For those who've read Entanglement, I thought it might be fun to share a little more of Aaron's world. Today, I want to give you a tour of Tularosa, the fictional Southern California city in which Entanglement takes place.

Is Tularosa a Real City?

Sort of. Tularosa is basically Santa Barbara, my hometown, but I wanted to change a few things so I went with a different name. "Tularosa" is actually the name of a light salmon color according to the Ace Hardware paint department:D

I've always wished I could visit the fictional worlds in books, actually see the places. That's the frustration of reading, isn't it? The magic is only in your mind. So...I can't show you digital photos of Aaron's Tularosa, but I can show you the real place that was my inspiration. Below are a few of the actual locations I pictured when I wrote Entanglement. How do they match up with what you pictured?

1. Arroyo Beach - where Corona Blanca High School has their bonfire after the volleyball game in the first chapter. This is where Aaron first meets Amber, races Clive out to the buoy, and sees the vial sink to the bottom. This is also the same beach where Aaron and Buff ditch class to meet Tina and Amber later in the book, and where (SPOILER ALERT!!!) Aaron later dives to recover the vial. (END OF SPOILER ALERT) I know, helpful right;)

Arroyo Beach--or Hendry's beach--is where my friends and I used to hang out and throw frisbee our senior year.

2. Outside the Pelican nightclub, where Clive and Dominic push Aaron's car off the pier. In Santa Barbara, there isn't actually a nightclub out on the pier, but it should be right about where the blue shop is. Right now, you can get fish and chips there.

3. Mission Ridge - that hill of expensive looking houses with ocean and city views. That's where Amber lives.

I had the chance to see inside a few homes like these while interning with an architecture firm. The views are unreal.

4. The Arlington Theater - where Aaron and Amber go to see a modern remake of All Quiet on the Western Front. In Entanglement, there hasn't been a major war since World War I (because of the discovery of halves in 1935), so it's still called the Great War. Because of this, the war holds a more prominent place in history.

I hope you enjoyed the tour! If you haven't yet read Entanglement, you can glimpse a few of these spots in the first three chapters:)

Thanks for reading!
Dan Rix, author of Entanglement

Tuesday, December 4, 2012

Behind Entanglement: The Premise

Just wanted to let everyone know I've guest posted today on fellow blogger and book reviewer Dianne's blog, Oops! I Read A Book Again. I talk about how I came up with the idea of Entanglement and a bit about the research that went into writing the novel. Dianne has been a huge supporter during the first few weeks the book has been out, so make sure to give her lots of support by trafficking her blog. Read the post here. Enjoy!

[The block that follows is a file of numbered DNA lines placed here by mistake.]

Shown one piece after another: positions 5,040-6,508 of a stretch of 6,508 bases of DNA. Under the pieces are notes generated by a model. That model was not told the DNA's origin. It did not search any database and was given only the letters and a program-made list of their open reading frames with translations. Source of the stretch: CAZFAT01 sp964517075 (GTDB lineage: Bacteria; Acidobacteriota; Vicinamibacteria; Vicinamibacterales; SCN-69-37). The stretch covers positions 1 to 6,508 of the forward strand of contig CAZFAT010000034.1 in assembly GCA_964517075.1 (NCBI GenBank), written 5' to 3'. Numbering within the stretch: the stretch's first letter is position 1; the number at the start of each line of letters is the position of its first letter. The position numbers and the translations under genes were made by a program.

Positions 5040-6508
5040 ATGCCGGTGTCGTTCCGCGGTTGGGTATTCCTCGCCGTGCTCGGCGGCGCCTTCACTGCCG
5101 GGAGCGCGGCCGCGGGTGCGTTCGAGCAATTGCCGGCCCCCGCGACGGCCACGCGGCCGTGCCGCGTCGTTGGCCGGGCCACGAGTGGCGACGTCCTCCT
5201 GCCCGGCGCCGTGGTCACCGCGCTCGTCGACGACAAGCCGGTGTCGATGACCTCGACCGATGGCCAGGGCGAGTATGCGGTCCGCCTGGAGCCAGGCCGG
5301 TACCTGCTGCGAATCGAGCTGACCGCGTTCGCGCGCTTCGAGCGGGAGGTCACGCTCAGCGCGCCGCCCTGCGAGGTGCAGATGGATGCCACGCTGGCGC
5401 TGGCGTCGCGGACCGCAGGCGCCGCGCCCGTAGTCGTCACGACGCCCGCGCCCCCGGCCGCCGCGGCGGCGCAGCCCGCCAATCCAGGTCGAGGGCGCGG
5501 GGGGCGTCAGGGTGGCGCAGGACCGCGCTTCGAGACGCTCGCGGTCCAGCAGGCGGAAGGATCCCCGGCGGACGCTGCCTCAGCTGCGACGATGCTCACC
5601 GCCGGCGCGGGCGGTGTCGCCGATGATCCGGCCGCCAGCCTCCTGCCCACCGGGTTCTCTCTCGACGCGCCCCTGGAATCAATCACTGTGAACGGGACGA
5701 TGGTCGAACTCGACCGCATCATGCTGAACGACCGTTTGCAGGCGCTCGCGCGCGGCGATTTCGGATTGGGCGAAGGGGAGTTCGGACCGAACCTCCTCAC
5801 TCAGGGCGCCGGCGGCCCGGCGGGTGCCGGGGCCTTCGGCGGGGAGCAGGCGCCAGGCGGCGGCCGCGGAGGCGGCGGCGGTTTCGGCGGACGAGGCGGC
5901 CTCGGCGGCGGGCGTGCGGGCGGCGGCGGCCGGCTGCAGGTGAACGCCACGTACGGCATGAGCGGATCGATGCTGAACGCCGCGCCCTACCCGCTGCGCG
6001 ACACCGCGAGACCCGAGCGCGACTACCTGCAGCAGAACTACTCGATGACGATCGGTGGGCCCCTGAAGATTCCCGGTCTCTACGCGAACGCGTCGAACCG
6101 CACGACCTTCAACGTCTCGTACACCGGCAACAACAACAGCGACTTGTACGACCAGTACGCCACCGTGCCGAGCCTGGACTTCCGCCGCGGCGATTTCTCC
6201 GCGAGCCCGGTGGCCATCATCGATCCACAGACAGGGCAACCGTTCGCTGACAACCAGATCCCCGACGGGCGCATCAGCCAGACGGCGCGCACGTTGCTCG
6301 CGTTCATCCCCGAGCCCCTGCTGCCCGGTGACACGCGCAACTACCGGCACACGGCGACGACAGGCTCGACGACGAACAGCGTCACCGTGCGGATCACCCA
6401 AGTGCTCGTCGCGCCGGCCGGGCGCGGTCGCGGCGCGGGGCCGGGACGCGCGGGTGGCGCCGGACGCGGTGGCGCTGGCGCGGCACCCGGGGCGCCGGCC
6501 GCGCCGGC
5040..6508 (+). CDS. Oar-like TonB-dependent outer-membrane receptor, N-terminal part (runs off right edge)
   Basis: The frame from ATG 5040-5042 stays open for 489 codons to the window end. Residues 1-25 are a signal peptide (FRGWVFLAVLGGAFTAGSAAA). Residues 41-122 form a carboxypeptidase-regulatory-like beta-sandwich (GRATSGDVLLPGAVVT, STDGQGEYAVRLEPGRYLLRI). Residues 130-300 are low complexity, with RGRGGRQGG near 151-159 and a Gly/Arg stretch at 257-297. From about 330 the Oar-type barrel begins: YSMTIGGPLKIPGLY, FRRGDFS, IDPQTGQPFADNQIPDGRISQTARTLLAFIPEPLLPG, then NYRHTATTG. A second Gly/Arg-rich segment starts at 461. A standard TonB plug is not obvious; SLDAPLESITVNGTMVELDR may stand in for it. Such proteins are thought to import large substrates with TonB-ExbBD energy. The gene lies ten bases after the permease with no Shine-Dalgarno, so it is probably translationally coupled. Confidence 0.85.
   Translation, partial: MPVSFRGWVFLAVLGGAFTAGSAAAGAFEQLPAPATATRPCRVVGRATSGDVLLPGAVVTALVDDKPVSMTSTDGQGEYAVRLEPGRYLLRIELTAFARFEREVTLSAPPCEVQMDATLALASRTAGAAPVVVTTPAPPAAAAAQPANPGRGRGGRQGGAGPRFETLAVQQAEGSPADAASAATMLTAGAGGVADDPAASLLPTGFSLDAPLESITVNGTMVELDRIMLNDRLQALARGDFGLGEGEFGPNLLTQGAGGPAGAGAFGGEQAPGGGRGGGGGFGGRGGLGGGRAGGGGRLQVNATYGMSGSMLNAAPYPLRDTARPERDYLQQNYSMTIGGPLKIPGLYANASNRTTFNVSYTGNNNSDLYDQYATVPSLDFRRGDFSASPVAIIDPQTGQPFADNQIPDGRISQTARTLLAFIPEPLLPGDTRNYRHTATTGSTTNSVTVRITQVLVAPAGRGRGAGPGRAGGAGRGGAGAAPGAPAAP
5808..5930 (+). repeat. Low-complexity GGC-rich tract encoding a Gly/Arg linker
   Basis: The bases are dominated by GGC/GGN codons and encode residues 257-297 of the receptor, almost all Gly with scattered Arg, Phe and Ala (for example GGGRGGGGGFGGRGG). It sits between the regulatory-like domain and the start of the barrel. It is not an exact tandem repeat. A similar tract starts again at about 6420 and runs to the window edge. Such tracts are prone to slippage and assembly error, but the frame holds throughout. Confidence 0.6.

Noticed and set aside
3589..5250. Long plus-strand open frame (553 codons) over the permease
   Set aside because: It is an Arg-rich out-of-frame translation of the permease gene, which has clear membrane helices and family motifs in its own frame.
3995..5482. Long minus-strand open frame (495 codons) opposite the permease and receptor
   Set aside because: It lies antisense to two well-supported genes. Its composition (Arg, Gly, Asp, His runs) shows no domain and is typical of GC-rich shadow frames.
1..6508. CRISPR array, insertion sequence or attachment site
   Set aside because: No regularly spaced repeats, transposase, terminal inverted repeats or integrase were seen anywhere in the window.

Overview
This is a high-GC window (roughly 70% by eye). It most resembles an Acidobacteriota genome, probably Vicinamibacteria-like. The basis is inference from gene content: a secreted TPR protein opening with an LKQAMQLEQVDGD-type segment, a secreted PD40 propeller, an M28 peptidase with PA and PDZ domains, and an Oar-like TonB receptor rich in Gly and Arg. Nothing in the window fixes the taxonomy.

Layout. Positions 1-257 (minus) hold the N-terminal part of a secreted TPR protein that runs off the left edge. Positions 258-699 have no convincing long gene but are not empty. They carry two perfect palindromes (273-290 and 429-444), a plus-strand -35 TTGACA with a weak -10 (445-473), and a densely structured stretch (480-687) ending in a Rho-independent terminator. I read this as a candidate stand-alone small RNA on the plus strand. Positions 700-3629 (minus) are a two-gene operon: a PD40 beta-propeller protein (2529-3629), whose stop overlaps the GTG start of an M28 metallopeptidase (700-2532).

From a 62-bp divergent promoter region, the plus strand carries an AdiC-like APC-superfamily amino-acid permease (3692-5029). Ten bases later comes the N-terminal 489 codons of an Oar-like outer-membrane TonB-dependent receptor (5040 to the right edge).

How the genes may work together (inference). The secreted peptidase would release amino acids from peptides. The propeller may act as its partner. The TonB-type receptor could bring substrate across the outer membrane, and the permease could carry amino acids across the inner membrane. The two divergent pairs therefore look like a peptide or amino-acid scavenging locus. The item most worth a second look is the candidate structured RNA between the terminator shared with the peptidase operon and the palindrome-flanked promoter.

Until next time,
Dan Rix, author of Entanglement

Monday, December 3, 2012

Why Every Writer Should Major in Architecture

“How long did that take you…fifteen minutes?”
“Your drawings hurt my eyes.”
“If I was in your building, I would want to kill myself.”
“To be honest, I hate your project.”

These are comments we architecture students routinely heard during the bi-monthly critiques at UC Berkeley’s College of Environmental Design—and we were an easy school. For the first three minutes, you sold your design to a panel of six judges. For the next twenty-seven, they attacked it.

I didn't know anybody in college who worked as hard as the architects. We measured the time since we last slept in days, not hours. Without exception, everybody in our studio pulled an all-nighter before the crit—and for many, this was their second in a row. Or their third.

During crits, I remember people breaking out in tears, to which the judges would just raise their voices and claim they’d never make it as architects. Occasionally, you’d get a good review. Not praise, never praise, just distracted conversation amongst the judges until the thirty minutes were up. But a good critique was poisonous. A good critique could do serious damage…because of what would happen the next time.

A good critique got to your head, and you’d start feeling cocky. You’d act cocky, and the second you walked up there two weeks later, you’d look cocky. They could smell it. And they’d be on you like hyenas.

So we learned a few things. Keep your damn mouths shut. Just smile and nod. If you had to speak, thank them for their advice but say nothing else. And we learned the inevitable: no matter how good your project was, they would always find something to criticize.

During my first three years, I thought it was because they were big meanies and they wanted to hurt my feelings. But during that last year, I learned the truth. They would always find something to criticize because there always was something to criticize. In other words, no matter how perfect I believed my novel—I mean architecture project—was, there was something about it that sucked. Or at least, something that could be improved.

When I realized that, I started listening to my instructors. I took the critiques to heart. I started going back and making “perfect” projects even better. It was like I had crossed the sound barrier. Suddenly, with no ego to get in my way, there was no limit to how good I could make something given enough feedback and enough iterations. Let me show you how it works with some simple math.